Cahors is home to the Valentre Bridge, linked to the Devil's Bridge legends, and a large weekly market outside the Cathedral of St. Etienne. Rocamadour, a pilgrimage destination for a thousand years, is precariously perched on the cliffs overlooking the Alzou which is a tributary of the Dordogne River. The drive to Anatole took us thru picturesque farmland with a stop at an "interesting" goat farm.
Countryside on the way from Albi to Cahors.
Looking northeast as we cross into Cahors, France over the Lot River on the 1838 Pont Louis Philippe bridge.
Open display of fish, while obviously on ice, at the Wednesday open air (under tent) town market would give United States food safety inspectors hives but is standard practice in French markets.
View toward the altar of Cahors' Cathedrale Saint-Etienne.
Font just inside the doors of Cahors' Cathedrale Saint-Etienne.
The very crowded open air Wednesday town market in front of Cahors' cathedral.
Wednesday market day in Cahors in front of the Cathedrale Saint-Etienne.
Francois-Mitterrand square in Cahors with fountains in front of the statue of Leon Gambetta who was born in Cahors and was a French statesman prominent during and after the Franco-Prussian War.
Located on the west bank of the Lot River immediately upstream of the Pont Valentre is a cave in the bluff, behind the arched road bed.
The Pont Valentre, built between 1308 and 1378, is a six-span fortified stone arch bridge crossing the Lot River to the west of Cahors.
Francie Stoutamire walking back to the tour bus from the Pont Valentre bridge.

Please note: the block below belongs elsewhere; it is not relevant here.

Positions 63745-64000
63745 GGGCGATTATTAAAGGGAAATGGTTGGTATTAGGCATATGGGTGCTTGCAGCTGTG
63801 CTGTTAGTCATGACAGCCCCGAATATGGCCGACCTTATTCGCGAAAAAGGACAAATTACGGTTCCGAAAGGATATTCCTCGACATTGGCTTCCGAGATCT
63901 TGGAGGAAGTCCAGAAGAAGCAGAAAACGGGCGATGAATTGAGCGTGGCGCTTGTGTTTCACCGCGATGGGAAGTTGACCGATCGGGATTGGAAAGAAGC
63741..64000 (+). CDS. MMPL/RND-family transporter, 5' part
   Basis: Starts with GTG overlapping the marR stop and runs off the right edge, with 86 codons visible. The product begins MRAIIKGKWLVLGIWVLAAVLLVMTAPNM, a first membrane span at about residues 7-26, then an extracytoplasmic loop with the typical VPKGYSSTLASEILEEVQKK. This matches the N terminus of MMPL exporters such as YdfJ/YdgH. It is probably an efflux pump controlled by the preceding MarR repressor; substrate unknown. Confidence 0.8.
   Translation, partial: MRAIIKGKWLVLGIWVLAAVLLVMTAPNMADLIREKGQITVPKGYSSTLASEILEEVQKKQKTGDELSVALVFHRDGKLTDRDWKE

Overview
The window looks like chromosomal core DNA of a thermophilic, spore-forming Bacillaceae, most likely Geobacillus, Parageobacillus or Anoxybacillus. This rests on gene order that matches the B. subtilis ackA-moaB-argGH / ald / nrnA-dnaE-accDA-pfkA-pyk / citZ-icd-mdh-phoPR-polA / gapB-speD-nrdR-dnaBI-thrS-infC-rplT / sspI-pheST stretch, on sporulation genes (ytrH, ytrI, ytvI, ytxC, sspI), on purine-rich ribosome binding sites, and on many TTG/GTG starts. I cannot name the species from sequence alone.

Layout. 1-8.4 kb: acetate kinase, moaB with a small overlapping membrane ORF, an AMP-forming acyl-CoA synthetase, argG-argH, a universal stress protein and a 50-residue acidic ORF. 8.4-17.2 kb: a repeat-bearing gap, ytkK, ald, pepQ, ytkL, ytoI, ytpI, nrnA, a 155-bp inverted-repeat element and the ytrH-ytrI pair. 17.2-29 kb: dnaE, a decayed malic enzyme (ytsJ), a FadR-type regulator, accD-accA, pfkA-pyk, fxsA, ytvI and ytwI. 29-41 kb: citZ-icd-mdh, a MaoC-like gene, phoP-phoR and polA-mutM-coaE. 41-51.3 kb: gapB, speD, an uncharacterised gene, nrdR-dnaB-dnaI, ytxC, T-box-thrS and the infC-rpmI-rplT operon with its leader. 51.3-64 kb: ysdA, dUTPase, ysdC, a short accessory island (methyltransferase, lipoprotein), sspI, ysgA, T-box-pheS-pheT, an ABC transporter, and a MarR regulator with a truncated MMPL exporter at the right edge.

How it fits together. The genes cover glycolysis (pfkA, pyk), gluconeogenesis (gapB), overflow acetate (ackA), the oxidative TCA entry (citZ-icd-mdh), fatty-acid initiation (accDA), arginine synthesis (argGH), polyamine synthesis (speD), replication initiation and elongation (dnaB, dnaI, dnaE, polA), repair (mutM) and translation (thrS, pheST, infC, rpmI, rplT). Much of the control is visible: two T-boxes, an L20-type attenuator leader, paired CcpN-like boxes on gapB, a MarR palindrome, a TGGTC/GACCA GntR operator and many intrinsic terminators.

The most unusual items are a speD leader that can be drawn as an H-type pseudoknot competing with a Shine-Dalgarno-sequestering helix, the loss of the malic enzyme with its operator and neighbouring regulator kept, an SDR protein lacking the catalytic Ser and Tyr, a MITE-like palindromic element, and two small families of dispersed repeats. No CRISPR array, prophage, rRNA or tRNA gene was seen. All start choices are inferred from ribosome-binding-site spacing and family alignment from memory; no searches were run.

Countryside on the way to Rocamadour.
Notre Dame du Calvaire in the small village of Gramat on the way to Rocamadour.
Rocamadour, a pilgrimage destination for a thousand years, is built into the cliffs overlooking the Alzou which is a tributary of the Dordogne River.
Panorama looking southwest from the overlook in Hospitalet on the road into Rocamadour, a pilgrimage destination for a thousand years.
The early 14th Century Chateau de Rocamadour stands at the top of the cliffs overlooking Rocamadour and protecting it from attack from above.
Looking up at the buildings and churches of Rocamadour from the Rou de la Couronnerie with the Via Sancta (a.k.a. Grand Stairway) ascending from left to right.
Rocamadour is built into the cliff and pretty much has two directions, up and down, as this image looking down the Via Sancta (a.k.a. Grand Stairway) illustrates.
The old Episcopal Palace of Rocamadour, now a museum.
The Place Saint-Amadour, the main town square of Rocamadour.
Francie Stoutamire Photography